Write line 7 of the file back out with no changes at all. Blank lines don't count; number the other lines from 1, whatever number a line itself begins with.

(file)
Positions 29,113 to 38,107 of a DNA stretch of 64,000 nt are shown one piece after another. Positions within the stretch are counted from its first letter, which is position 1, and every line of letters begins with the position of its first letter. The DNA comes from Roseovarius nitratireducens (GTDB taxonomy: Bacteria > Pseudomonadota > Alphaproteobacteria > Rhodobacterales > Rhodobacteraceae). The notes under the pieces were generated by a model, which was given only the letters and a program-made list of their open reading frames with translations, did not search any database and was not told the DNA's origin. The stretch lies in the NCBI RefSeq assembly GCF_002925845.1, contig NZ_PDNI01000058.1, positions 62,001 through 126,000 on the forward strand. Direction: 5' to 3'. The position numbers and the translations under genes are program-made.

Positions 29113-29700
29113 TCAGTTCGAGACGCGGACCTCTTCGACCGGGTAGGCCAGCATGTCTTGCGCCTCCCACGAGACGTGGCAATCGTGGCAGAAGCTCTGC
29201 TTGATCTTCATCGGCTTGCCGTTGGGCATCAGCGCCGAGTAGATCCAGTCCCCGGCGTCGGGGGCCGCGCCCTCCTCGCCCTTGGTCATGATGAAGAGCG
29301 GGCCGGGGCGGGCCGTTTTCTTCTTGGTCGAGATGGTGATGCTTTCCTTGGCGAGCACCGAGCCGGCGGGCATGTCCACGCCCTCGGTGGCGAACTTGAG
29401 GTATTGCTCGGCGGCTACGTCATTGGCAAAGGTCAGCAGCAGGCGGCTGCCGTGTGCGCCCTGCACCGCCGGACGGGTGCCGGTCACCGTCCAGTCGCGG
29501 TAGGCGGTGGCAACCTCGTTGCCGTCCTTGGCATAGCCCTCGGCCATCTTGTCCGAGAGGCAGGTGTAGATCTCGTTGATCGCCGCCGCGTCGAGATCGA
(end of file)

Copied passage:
29501 TAGGCGGTGGCAACCTCGTTGCCGTCCTTGGCATAGCCCTCGGCCATCTTGTCCGAGAGGCAGGTGTAGATCTCGTTGATCGCCGCCGCGTCGAGATCGA